● Needle damaged

● Needle wrong size

● Sewing machine out of adjustment

● Reset top and bobbin tension

● Replace needle

● Use correct needle size

● Have sewing machine adjusted for timing; hook to needle clearance; needle bar height

Frayed Stitches

● Needle too small

● Tension too tight

● Damaged thread

● Increase needle size

● Reset tension

● Replace thread

Thread Loops on Bottom

● Thread not in top tension

● Machine incorrectly threaded

 

● Top tension too loose

● Burr on hook mechanism

● Rethread machine with presser foot "up"

● Rethread machine incorporating take up lever

● Reset top tension

● Remove burr

Irregular Stitches or Malformed Stitches

● Wrong needle size

● Incorrect threading

● Upper tension too loose

● Operator pulling fabric

● Bobbin wound unevenly

● Ensure correct needle for fabric & thread

● Un-thread machine and carefully rethread

● Reset lower and upper thread tension

● Check presser foot pressure

● Rewind bobbin

Fabric Puckers

● Excessive stitch length

● Needle point is blunt

● Excessive thread tension

● Fabric is too soft

● Thread displacement — too much thread in a small area

● Fabric not feeding

● Decrease stitch length

● Change needle often

● Check bobbin and upper tension

● Use stabilizer

● Decrease field density; scale embroidery designs; increase stitch length

● Check presser foot, needle plate, feed dogs

 

Important Points to Remember:

● Needles DO NOT last forever, they should be replaced approximately every 8 hours

● The eye of the needle should be 40% larger than the diameter of the thread

● When going to a larger size of thread, a larger needle should be used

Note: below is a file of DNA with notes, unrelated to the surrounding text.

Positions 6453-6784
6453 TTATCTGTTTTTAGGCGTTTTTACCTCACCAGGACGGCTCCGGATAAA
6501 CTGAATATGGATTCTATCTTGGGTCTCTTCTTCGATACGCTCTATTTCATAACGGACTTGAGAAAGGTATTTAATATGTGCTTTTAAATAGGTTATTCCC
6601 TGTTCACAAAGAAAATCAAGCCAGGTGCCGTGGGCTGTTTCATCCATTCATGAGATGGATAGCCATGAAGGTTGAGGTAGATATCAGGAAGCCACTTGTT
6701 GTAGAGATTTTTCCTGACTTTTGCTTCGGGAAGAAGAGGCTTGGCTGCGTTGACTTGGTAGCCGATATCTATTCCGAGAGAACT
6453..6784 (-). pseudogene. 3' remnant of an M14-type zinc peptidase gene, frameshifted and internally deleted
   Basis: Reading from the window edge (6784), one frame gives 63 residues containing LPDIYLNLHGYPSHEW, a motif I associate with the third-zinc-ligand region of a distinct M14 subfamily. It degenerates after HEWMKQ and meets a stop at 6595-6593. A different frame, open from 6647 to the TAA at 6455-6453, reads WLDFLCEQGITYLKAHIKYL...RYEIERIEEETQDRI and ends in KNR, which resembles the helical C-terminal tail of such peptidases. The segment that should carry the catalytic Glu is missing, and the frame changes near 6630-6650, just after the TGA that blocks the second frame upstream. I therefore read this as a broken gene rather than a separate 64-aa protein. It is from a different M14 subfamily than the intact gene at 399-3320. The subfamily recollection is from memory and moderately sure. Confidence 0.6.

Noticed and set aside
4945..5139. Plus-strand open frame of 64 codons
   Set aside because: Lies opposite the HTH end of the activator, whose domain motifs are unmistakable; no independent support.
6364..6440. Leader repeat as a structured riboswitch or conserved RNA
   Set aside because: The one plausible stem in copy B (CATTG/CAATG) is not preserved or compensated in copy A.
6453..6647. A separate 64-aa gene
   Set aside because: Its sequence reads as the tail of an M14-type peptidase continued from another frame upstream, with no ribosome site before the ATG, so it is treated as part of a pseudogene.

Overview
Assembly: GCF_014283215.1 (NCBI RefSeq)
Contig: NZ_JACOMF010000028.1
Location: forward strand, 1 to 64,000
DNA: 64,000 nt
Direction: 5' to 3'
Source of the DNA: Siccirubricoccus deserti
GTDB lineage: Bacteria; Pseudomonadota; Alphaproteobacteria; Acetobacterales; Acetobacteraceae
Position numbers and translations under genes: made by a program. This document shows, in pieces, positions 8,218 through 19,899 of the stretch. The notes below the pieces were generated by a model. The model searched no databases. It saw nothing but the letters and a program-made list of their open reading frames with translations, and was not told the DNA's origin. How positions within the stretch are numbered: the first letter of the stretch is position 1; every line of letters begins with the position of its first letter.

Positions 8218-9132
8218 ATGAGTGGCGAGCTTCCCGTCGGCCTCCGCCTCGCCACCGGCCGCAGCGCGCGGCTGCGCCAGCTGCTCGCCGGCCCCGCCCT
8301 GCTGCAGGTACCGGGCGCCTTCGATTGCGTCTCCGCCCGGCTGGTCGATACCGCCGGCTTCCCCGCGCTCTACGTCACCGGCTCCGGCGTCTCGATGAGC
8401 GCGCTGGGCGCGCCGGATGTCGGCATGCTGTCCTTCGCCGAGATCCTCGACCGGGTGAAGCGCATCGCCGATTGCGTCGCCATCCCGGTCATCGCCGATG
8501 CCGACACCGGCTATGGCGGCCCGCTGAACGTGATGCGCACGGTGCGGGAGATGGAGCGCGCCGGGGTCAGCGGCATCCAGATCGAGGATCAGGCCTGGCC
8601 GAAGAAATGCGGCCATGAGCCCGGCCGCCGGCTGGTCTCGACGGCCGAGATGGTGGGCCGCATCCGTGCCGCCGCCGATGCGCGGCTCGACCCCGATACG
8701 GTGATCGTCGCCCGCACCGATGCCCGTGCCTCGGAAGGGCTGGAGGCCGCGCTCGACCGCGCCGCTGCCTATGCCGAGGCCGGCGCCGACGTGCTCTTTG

● Use the appropriate needle for the type of fabric being sewn

 

 

Helpful Links Available On-Line Downloadable PDF Files ......

 
SCHMETZ ABC Pocket Guide — A 28-page updated version of the very popular original Schmetz 13-panel ABC Needle Brochure.
 
SCHMETZ Double Eye Needle Brochure — What is it and how to use it?
 
Domestic Sewing Machine Needle — A historical reference and guide in helping the user pick the proper household needle.
 
Needle Eyes — The eyes have it . . . . A brief diagram comparing the eyes of Universal, Embroidery, and Metallic Needles.
 
Needles for Household Overlock Machines - Part 1 — What needle does my overlock use?
 
Needles for Household Overlock Machines - Part 2 — A simplified look at household overlock sewing machine needle systems.
 
Needle Life - How long will my needle last?
 
Needle Size Designations — A comparison table showing the different needle sizes. The needle size as "Number metric" gives the diameter of
the needle blade in hundredths of a millimeter measured above the scarf or the short groove, but not at any reinforced part of the blade. A sewing
machine needle with a blade diameter of 0.80 mm therefore corresponds to NM 80 and a needle with a blade diameter of 1.30 mm to NM 130.
 
 
Specialty Needle Guide — A brief description of some of the specialty needles available along with a Singer MR Needle Conversion chart.
 
 
SCHMETZ Needle Guide — A nifty two-page reference detailing the types and uses of the the different needles.
 

Thread Sizing Guide — What do all those numbers mean?